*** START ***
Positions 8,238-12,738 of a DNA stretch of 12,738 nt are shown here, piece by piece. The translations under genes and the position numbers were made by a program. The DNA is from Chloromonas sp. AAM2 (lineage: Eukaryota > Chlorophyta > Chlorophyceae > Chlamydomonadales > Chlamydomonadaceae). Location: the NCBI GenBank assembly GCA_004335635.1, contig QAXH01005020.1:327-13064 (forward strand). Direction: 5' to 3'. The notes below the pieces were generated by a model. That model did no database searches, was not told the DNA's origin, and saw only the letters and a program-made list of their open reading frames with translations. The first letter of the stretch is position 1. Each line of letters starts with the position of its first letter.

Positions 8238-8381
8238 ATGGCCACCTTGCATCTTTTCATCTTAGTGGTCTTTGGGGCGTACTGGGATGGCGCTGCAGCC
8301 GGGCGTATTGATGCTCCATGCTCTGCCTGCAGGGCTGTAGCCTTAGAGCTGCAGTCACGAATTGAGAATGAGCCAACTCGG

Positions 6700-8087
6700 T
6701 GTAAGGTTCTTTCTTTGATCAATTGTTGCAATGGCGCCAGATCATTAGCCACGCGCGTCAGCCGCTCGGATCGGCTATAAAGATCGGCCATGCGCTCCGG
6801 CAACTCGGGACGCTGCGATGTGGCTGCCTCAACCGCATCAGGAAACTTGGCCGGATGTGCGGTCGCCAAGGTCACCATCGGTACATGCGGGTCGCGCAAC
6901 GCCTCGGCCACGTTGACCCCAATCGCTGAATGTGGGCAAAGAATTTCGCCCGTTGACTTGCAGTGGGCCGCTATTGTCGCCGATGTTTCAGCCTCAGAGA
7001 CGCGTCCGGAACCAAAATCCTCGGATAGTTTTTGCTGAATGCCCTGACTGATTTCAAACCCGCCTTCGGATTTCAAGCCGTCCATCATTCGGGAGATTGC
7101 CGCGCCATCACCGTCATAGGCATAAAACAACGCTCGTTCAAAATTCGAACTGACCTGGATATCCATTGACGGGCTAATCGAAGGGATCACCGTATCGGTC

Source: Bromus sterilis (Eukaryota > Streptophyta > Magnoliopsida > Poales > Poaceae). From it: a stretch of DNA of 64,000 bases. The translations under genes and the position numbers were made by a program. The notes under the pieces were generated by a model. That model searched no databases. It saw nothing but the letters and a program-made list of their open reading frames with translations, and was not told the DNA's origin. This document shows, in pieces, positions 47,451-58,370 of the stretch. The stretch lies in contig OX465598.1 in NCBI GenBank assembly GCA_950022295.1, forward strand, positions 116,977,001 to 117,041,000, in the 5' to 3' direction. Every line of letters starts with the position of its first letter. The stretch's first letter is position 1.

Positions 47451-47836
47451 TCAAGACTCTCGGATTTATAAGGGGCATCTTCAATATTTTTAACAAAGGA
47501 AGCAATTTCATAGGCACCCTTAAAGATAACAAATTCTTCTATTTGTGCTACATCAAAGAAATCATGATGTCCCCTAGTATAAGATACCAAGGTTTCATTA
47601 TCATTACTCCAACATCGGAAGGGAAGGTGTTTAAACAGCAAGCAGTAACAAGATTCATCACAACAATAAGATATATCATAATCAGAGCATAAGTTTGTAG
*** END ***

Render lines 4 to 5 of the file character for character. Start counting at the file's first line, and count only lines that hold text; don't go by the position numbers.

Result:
8301 GGGCGTATTGATGCTCCATGCTCTGCCTGCAGGGCTGTAGCCTTAGAGCTGCAGTCACGAATTGAGAATGAGCCAACTCGG

Positions 6700-8087